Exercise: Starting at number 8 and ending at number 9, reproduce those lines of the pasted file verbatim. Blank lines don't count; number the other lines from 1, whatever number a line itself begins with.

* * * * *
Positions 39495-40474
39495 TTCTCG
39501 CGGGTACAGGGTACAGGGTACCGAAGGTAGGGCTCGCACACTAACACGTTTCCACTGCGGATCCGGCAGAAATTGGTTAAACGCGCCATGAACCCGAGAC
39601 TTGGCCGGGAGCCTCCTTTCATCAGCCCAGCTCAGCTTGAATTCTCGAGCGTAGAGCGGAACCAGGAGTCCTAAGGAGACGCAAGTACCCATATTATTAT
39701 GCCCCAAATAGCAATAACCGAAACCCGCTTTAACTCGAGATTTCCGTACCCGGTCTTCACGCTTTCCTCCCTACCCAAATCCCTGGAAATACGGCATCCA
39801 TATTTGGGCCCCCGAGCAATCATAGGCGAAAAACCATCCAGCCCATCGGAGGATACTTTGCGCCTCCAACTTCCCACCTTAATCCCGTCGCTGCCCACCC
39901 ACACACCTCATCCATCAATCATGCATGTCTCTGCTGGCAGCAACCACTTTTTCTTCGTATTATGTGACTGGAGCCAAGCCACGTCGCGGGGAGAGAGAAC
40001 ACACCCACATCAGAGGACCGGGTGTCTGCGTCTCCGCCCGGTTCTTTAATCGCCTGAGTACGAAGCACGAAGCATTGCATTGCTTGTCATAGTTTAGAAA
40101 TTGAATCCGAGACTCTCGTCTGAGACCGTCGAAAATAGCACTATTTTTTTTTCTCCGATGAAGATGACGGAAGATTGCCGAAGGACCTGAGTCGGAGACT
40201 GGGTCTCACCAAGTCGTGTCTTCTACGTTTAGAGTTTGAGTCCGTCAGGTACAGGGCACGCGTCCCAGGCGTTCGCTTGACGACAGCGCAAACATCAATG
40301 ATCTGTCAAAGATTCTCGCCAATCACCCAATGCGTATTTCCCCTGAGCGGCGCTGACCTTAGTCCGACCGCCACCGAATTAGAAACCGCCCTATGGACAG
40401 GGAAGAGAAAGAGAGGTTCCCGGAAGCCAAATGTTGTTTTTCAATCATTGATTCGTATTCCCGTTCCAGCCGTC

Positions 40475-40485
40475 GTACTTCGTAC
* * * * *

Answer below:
40001 ACACCCACATCAGAGGACCGGGTGTCTGCGTCTCCGCCCGGTTCTTTAATCGCCTGAGTACGAAGCACGAAGCATTGCATTGCTTGTCATAGTTTAGAAA
40101 TTGAATCCGAGACTCTCGTCTGAGACCGTCGAAAATAGCACTATTTTTTTTTCTCCGATGAAGATGACGGAAGATTGCCGAAGGACCTGAGTCGGAGACT